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Pageant News Bureau - Miss USA

Miss USA 2000

Branson, Missouri
February 4, 2000

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Paige SwensonPaging Miss Swenson

Miss Minnesota USA is a busy executive in a large information-related company, handling 225 accounts. It's not always easy to get her on the phone, but being a sharp businesswoman, she makes every effort to be accessible. "This is Paige Swenson," her recorded voice says. "If you have me paged, I'll get back to you as soon as possible." And she does.

During an interview, her sense of efficiency is most welcome.

When a reporter who barely passed economics has a hard time understanding her description of her job, she cuts through the jargon. "Just say I'm a consultant," she says tactfully, and changes the subject. That's fine. We wanted to talk about pageants anyway.

Ms. Swenson got into beauty competition in her teens, "even though my mother was against it." She quickly took care of business on the pageant stage, winning the Miss Minnesota Teen USA title. She was part of the famous Teen USA "Class of '94," and she was one of those attending the five-year reunion in Shreveport in 1999.

She sits on the Minnesota Executive Board of the American Cancer Society. Breast cancer is a special concern of hers, because her mother has battled the disease for 13 years. But she also works to raise awareness about testicular cancer. You don't often hear women talking about that condition, but she does so with conviction and without a trace of self-consciousness.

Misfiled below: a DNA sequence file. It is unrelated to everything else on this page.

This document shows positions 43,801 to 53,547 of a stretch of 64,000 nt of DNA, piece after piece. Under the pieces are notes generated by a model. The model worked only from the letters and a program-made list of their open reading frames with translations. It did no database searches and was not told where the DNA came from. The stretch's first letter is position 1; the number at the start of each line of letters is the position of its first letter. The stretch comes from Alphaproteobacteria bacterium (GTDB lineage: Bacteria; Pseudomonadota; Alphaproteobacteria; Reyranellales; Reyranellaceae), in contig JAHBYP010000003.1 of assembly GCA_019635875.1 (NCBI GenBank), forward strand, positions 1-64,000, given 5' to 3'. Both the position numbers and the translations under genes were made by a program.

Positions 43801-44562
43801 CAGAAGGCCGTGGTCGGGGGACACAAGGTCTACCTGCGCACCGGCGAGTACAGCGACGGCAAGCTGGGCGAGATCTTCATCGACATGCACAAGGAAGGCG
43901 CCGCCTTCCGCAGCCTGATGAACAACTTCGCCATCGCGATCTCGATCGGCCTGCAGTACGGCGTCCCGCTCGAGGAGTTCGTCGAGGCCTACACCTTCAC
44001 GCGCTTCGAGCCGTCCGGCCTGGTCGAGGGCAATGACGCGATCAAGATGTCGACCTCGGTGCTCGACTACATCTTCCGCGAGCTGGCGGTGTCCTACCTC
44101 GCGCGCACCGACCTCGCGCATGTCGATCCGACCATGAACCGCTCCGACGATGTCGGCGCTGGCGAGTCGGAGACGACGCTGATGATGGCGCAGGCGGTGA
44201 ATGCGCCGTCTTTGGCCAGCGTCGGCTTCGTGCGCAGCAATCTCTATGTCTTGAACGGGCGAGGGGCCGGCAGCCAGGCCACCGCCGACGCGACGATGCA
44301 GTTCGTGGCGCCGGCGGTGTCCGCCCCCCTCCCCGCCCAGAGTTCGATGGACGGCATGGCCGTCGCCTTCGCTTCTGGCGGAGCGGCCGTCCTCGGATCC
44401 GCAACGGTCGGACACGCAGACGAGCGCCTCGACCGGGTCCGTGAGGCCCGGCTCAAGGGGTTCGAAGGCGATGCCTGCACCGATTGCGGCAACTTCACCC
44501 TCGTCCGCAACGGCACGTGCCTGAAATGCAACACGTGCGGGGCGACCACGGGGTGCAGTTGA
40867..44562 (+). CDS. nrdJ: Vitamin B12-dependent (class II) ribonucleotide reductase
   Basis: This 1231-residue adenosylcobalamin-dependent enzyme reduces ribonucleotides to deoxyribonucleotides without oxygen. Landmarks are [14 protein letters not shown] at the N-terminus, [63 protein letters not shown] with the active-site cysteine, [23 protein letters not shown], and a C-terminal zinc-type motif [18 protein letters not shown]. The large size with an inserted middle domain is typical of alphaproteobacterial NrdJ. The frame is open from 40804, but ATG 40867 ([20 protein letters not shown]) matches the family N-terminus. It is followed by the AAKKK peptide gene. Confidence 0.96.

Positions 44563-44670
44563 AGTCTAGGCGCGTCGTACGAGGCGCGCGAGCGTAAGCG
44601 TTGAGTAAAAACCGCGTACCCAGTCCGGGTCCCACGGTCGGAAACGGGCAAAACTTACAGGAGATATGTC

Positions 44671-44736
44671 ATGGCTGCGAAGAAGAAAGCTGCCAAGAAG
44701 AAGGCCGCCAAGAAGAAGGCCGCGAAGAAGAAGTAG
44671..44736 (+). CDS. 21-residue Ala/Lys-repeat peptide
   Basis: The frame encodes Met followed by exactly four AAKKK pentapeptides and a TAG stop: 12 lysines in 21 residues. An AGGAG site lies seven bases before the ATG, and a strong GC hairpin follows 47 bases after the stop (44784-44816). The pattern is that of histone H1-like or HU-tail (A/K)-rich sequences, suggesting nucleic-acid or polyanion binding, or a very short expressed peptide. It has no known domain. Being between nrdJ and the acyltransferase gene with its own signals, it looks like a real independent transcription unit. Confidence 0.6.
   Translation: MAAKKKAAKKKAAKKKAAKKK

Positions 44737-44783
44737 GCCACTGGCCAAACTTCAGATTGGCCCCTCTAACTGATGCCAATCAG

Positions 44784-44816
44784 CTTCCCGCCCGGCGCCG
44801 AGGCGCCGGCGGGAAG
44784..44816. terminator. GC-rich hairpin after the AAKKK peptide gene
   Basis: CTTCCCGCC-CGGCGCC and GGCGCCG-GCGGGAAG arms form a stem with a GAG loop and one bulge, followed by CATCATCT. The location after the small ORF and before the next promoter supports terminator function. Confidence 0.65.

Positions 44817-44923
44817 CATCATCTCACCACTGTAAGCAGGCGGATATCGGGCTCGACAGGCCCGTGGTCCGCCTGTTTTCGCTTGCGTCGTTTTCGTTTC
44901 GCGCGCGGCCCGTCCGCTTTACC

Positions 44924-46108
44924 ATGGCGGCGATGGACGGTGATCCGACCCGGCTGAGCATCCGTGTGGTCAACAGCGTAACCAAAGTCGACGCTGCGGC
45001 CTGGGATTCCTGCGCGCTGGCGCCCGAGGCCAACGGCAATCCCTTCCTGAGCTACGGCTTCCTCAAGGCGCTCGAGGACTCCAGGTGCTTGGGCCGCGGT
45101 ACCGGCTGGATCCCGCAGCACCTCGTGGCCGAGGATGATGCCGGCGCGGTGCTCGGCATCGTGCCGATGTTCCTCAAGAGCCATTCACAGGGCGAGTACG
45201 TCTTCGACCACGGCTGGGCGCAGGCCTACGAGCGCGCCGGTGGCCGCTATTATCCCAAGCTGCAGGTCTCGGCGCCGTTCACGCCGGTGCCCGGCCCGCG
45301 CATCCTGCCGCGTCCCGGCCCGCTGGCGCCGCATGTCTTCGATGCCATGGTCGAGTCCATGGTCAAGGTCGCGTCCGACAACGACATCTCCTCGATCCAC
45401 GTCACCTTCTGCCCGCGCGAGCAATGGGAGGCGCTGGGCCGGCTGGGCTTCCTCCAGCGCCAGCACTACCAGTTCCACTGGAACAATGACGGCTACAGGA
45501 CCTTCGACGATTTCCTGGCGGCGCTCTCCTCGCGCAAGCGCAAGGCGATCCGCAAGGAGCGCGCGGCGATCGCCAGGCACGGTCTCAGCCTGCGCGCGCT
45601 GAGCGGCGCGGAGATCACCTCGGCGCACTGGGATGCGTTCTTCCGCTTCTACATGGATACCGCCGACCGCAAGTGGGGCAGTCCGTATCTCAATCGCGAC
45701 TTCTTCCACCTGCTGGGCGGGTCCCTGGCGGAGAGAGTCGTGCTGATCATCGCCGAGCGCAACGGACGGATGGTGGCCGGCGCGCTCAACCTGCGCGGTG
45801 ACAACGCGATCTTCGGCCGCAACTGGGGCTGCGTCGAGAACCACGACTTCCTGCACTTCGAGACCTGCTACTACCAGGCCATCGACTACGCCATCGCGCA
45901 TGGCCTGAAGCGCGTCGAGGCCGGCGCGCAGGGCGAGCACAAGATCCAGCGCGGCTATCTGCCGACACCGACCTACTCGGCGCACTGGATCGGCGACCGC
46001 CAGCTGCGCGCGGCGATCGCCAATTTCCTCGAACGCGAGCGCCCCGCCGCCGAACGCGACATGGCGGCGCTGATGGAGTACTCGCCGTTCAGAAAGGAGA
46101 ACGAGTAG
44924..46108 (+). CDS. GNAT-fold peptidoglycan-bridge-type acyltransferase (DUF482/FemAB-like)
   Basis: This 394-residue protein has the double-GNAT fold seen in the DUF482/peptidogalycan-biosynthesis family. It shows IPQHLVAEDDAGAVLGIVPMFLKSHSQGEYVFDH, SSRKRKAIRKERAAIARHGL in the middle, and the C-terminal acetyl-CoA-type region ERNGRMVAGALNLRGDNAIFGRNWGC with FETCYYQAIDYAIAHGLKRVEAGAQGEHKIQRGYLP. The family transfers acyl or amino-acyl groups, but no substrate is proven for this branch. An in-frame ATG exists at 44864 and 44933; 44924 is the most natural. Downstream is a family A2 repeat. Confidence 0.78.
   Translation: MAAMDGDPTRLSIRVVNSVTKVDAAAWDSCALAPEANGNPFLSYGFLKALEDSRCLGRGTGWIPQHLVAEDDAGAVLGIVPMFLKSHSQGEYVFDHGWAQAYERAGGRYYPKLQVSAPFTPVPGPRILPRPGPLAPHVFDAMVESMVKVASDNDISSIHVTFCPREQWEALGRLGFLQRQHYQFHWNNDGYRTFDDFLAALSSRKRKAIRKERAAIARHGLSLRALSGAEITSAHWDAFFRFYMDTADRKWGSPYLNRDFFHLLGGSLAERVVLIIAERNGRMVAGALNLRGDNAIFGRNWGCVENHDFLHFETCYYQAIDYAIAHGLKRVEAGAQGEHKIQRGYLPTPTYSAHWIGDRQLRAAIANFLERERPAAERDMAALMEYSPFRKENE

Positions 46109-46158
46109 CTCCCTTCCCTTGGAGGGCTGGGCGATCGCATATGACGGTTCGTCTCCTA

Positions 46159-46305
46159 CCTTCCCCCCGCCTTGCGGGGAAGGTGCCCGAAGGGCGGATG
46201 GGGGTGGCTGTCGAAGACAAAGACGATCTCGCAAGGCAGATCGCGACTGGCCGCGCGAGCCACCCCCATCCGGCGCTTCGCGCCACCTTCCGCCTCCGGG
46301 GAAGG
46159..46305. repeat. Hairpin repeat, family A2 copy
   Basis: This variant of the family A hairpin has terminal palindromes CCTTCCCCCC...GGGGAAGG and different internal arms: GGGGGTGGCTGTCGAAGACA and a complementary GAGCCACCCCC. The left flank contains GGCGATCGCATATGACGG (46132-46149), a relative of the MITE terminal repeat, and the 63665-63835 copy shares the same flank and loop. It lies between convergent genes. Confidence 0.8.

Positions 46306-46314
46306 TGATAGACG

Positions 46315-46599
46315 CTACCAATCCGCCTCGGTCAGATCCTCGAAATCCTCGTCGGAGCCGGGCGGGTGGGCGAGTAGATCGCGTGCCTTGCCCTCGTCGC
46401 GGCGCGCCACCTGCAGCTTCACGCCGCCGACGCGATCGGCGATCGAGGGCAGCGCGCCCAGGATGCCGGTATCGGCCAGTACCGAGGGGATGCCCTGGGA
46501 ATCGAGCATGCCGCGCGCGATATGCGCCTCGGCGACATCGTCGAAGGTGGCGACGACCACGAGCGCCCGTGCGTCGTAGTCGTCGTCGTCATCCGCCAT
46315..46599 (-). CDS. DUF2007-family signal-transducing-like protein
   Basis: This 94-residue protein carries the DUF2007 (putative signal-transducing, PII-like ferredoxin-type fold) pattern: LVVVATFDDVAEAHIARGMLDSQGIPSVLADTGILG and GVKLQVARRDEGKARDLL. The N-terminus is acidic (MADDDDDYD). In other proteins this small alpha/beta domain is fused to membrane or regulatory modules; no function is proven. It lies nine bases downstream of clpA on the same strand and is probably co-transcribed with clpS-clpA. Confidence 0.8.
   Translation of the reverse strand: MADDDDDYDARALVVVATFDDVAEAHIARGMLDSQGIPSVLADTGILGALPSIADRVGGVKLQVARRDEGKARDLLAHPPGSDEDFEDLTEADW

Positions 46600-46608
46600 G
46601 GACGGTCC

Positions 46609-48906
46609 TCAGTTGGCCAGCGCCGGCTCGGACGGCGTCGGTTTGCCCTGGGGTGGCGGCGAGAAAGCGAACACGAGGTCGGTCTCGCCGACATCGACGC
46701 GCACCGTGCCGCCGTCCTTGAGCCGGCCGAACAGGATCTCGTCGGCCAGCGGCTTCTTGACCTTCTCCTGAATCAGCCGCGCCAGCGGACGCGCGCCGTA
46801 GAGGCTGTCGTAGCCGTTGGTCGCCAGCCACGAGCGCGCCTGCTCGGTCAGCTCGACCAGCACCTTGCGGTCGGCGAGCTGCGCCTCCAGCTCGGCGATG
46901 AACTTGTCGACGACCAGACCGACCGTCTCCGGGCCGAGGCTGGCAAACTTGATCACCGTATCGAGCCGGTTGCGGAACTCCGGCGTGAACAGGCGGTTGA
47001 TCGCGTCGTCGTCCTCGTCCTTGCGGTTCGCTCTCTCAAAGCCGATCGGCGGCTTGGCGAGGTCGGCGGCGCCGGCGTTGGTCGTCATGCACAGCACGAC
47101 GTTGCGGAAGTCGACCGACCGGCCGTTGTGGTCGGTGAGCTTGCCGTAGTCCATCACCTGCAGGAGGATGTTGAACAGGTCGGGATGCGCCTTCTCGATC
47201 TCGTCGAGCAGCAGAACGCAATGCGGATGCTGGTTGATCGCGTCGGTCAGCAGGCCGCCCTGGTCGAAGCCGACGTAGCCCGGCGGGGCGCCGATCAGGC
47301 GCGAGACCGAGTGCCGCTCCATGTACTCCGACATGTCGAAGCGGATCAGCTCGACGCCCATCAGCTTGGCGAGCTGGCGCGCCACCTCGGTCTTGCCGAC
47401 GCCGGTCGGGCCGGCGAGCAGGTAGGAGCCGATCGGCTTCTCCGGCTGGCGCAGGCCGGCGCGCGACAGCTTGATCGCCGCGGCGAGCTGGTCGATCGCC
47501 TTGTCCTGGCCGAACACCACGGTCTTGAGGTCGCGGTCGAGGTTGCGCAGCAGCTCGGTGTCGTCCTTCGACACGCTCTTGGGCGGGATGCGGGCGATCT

Her mother's cancer doesn't affect Ms. Swenson's prospects for the disease, because she is adopted. But her interest in the genetic risk led her to begin to search for her birth mother. She found her in 1999, and it was a more emotional moment than she ever expected. For privacy reasons, Ms. Swenson doesn't discuss the lady's name or hometown, but we can tell you one thing about her She'll be watching the Miss USA pageant on Feb. 4.

Crown photo courtesy of Paige Swenson, reunion photo by Benjamin Gibbs / PNB

Miss Teen USA reunion
Whitney Fuller (left) (Georgia), Paige Swenson (Minnesota) and Sarah Polk (Idaho) recall some humorous moments from the 1994 Miss Teen USA pageant.

When Sallie Toussaint was growing up in Connecticut, some kids at school called her "the Jamaican." Geography clearly wasn't their best subject. She's an American, of course, and her heritage isn't Jamaican at all. She's the daughter of a clergyman-diplomat from Trinidad and Tobago, a Caribbean nation that has produced two Miss Universes.